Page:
Nationwide, unemployed workers scramble to pay May 1 rent amid pandemic
PHOENIX (AP) — The rent is due again for more than 30 million people around the U.S. who have filed for unemployment benefits after losing work in the coronavirus pandemic.
Jason W. Still has been waiting six weeks for his first unemployment check since losing his job as a cook at an upscale restaurant in Spokane, Washington. Out-of-work bartender Luke Blaine in Phoenix got his first check three weeks ago, but now has to pay his landlord again.
Eli Oderberg in Denver is among those swept up in a later wave of layoffs as the pandemic’s effects spread from restaurants to corners of the economy like the oil company where he had worked on apps to track spills and leaks.
Federal data released this week show the U.S. economy contracted at a 4.8% annual rate last quarter as the pandemic put the nation into a recession. Economists expect January-March to be just a taste of the widespread pain being recorded for April-June. And while a record number of people have applied for unemployment insurance payments, there are many other out-of-work people who don’t qualify or couldn’t get through the states’ overwhelmed systems.
Still said he’s filed for unemployment every week, with nothing yet to show for it, since he was first interviewed by The Associated Press a month ago, just before he paid April rent. His wife still has her job in the legal marijuana industry, and his $1,200 stimulus check helped pay an assortment of bills. “But I’m about to hit my savings and I really don’t want to do that,” he said.
Still said he called Washington state’s unemployment office dozens of times a day until April 24, when he somehow got into an on-hold queue behind 83 other people. After hours of waiting, he was transferred to a claims specialist, but then the call was dropped. It took him until this week to reach a human, who said there seemed to be a minor glitch in his file that needs to be worked out.
“It seems to be getting closer, but it’s not clear to me what’s going on at that end,” said Still. “I think I’m the last person who was laid off at my restaurant who hasn’t gotten an unemployment payment yet.”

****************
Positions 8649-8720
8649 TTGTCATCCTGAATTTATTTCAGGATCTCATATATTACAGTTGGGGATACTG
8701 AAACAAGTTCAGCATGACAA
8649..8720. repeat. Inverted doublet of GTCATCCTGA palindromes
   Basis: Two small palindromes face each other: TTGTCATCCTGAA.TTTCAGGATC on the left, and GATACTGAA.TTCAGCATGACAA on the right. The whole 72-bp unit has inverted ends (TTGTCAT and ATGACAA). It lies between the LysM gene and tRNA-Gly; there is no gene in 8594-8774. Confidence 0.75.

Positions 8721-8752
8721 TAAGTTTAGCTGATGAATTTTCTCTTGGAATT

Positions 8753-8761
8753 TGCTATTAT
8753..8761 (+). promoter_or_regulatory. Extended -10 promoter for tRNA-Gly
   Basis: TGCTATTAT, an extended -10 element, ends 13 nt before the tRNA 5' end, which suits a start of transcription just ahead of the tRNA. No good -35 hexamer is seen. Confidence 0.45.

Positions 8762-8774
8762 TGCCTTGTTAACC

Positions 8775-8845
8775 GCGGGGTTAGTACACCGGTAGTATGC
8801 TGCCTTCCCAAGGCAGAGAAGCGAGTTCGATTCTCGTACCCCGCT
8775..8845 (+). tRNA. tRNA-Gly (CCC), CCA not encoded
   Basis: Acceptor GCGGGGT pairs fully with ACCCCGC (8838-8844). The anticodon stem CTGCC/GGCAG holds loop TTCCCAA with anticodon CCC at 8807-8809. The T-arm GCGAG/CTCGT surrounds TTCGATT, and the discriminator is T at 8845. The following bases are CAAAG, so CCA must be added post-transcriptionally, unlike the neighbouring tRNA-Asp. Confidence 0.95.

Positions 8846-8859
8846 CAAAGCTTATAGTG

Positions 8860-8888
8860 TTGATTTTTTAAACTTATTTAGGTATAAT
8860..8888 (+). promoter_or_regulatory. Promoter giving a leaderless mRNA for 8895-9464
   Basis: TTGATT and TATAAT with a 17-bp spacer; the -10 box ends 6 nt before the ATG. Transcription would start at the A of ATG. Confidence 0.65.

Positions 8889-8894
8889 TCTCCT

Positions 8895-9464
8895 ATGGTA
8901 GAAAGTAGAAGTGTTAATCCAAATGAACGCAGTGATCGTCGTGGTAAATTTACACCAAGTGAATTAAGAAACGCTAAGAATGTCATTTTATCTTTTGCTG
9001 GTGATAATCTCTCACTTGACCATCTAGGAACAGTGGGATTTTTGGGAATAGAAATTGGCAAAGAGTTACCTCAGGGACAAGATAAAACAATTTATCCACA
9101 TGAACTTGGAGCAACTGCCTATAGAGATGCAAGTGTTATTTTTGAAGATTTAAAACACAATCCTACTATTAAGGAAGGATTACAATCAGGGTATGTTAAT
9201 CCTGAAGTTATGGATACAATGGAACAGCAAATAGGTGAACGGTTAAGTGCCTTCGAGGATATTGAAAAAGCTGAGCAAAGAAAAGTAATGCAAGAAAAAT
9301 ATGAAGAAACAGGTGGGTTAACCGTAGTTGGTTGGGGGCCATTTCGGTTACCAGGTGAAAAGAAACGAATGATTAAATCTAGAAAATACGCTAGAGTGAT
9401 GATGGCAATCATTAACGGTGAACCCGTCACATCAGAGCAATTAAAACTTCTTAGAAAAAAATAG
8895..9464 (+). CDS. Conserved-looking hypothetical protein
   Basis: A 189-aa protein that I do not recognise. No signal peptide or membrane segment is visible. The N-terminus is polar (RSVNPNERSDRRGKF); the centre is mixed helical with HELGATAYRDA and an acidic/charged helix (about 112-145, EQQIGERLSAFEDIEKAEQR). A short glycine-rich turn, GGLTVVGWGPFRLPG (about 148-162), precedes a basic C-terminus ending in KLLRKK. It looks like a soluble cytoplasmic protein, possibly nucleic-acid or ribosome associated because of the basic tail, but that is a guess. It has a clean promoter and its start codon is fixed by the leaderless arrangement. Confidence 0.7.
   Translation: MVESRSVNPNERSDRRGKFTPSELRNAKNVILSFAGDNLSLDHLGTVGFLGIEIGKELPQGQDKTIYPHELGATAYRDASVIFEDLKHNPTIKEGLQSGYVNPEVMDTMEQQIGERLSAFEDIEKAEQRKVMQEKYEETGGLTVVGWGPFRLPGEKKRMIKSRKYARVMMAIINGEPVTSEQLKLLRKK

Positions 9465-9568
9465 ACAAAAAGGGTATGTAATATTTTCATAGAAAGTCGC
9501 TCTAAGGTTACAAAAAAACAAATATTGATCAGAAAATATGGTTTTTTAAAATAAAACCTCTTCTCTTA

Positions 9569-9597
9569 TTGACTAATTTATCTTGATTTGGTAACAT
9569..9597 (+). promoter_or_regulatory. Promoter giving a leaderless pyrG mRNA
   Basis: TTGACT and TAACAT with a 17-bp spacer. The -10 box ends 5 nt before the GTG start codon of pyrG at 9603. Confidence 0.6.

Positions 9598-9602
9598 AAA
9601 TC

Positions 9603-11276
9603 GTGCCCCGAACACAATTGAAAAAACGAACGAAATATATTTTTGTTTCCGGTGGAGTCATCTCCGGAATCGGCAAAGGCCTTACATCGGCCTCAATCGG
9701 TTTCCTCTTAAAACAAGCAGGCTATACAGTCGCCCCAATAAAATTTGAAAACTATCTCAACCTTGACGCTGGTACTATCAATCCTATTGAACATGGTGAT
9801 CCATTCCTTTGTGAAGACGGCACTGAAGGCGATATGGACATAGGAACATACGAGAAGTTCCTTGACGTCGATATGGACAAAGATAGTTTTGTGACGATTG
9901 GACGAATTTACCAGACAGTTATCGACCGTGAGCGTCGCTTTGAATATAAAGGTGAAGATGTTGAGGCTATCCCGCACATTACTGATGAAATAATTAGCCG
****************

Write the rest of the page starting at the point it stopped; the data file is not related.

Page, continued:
The restaurant, Clover, remains in limbo. Washington Gov. Jay Inslee this week announced a partial opening May 5 of some recreational offerings like state parks, fishing and golf courses, but restaurant dining rooms and most other businesses will remain closed for now.
Blaine counts himself lucky: He started receiving unemployment checks three weeks after being laid off on March 17.
Several coworkers are still waiting for their money after losing their jobs at Fez, a popular restaurant in Phoenix.
“I feel very fortunate based on what I’ve heard from my friends here and around the country,” said Blaine, who also was interviewed by the AP a month ago. His boyfriend, Kyle Schomer, still has his job in the tech industry, and is working from their home in a trendy neighborhood of adobe homes. They have a huge vegetable and flower garden out back.
Blaine also said that he and everyone else he knows have received their stimulus money. With that and the unemployment checks, which through July include an additional $600 per payment, Blaine has made ends meet, for now.
“We will be back,” Fez management promised on the restaurant’s Facebook page. “We hope sooner rather than later.”
Anything but an opening soon is unlikely resolve the anxieties of people whose savings are running out as the initial wave of service-industry layoffs sweeps up other hard-hit sectors, like energy.
Oderberg lost his job in Denver on April 19, as global oil futures plunged into negative territory following the shutdowns of air travel, factories and commuting around the world.
He said his wife got her first unemployment check after losing her job in retail, but he’s still waiting for his. The Colorado website for benefits has confirmed he is eligible, “but I haven’t been able to get through to talk to anyone after making about 100 calls each time,” he said.
In the meantime, Oderberg has been lining up job interviews in information technology, including at least four this week, and hopes to land something quickly, before he has to scramble for their next mortgage payment for the house he shares with his wife, who is pregnant, and their 4-year-old daughter.
“From my job, I’m accustomed to planning everything six months in advance,” said Oderberg. “So we’re going to be OK, for now at least.”
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